The Cornwall-based mineral exploration and development company has secured £18m of funding for projects that seek to plug a looming supply gap in the growth of the electric vehicle market.
Investment company TechMet, which raised $120m earlier this year, will help fund Cornish Lithium’s plan to establish a UK-based supply of battery metals used in EVs.
Cornish Lithium said the UK needs an estimated 75,000 tonnes of lithium carbonate equivalent by 2035 to meet growing demand. By comparison, in 2020, Portugal – Europe’s largest lithium producer – produced about 1,200 tonnes of lithium.
The UK government has made the extraction and supply of minerals such as lithium a priority, committing £9.4m to fund the development of “innovative automotive technology”.
Cornish Lithium called the funding from TechMet “transformational”, adding that it would “significantly accelerate” its projects.
These include the construction of a plant where the company will be able to test low-carbon processing technology, for which it won a 15-year royalty-free licence in December 2020.
Development will also continue on the Trelavour Hard Rock Project, which is conducting tests on optimising lithium extraction from granite. Cornish Lithium said its new funding will allow construction plans to “materially progress”.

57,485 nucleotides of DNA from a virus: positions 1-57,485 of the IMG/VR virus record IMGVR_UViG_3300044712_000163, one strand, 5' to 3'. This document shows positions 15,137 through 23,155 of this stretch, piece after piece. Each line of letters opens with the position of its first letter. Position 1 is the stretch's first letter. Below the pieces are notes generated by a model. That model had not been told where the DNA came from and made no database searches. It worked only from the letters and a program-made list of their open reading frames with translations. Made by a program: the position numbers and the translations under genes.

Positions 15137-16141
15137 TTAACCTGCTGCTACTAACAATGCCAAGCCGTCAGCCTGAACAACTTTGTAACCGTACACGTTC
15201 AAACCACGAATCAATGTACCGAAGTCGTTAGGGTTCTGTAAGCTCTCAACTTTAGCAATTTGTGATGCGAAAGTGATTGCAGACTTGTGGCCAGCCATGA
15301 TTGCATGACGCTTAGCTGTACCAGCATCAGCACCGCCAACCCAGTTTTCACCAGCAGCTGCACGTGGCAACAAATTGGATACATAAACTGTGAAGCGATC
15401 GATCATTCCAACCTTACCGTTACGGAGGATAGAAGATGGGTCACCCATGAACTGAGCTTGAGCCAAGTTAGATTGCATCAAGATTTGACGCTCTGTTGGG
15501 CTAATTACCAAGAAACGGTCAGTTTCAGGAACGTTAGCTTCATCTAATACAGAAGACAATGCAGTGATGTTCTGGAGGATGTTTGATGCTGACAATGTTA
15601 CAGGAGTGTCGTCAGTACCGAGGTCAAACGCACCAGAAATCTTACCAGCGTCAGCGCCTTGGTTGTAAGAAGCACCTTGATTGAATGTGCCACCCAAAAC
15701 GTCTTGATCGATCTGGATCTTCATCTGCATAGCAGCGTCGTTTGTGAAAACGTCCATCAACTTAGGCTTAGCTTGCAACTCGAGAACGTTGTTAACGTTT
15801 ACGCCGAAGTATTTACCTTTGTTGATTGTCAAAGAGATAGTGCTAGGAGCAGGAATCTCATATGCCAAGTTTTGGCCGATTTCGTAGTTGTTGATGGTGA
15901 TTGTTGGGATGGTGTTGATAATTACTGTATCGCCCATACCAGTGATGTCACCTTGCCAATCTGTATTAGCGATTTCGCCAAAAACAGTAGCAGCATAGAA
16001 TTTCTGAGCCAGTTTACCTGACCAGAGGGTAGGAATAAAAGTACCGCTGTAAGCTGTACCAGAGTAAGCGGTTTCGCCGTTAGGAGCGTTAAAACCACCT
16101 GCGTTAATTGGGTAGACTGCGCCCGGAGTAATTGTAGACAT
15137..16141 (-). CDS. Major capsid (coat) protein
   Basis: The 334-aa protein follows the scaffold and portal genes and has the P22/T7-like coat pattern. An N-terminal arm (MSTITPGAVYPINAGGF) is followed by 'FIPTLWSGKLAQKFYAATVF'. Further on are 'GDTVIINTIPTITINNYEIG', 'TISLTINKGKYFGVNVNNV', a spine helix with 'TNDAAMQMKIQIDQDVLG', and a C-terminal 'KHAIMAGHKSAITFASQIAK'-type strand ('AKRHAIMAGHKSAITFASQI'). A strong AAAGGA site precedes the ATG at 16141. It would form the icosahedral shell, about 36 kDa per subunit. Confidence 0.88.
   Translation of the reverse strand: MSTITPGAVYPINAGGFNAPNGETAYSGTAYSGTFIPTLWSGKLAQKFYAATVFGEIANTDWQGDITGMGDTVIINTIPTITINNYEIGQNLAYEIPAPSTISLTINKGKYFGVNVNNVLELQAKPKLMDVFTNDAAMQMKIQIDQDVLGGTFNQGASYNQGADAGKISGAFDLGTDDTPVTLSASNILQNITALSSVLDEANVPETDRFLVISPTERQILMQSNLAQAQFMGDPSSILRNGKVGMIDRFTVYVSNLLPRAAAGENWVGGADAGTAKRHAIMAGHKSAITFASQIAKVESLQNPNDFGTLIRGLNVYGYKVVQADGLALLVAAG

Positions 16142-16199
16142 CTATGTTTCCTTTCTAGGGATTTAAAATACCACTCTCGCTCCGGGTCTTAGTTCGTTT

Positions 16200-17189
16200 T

TechMet’s funds will also be used to evaluate and develop extraction sites in Cornwall’s geothermal waters. This will include studies into the possibility of using heat from boreholes to decarbonise local industries.
‘Important step’ for UK economy
Jeremy Wrathall, CEO and founder of Cornish Lithium, said: “Cornish Lithium has reached an inflexion point in the company’s development where larger scale investment is required.
“This funding underpins the company’s ambitions in Cornwall as we seek to progress our projects towards construction and commercial production. TechMet has the financial capability to contribute additional capital if required and thus represents a strong, long-term partner for Cornish Lithium.”
As part of the investment, Simon Gardner-Bond, chief technical officer at TechMet, will join the Cornish Lithium board.
Brian Menell, CEO and chairman of TechMet, said: “This financing is an important step in advancing Cornish Lithium’s development programme. As the UK’s pre-eminent prospective lithium producer, it also represents an important step in the development of a domestic lithium supply for the UK economy.”
The investment, subject to shareholder approval, will be split into two tranches of £9m. The second tranche will be invested after the scoping study for the Trelavour Project is published. Cornish Lithium said it is on track to do so by Q2 2022.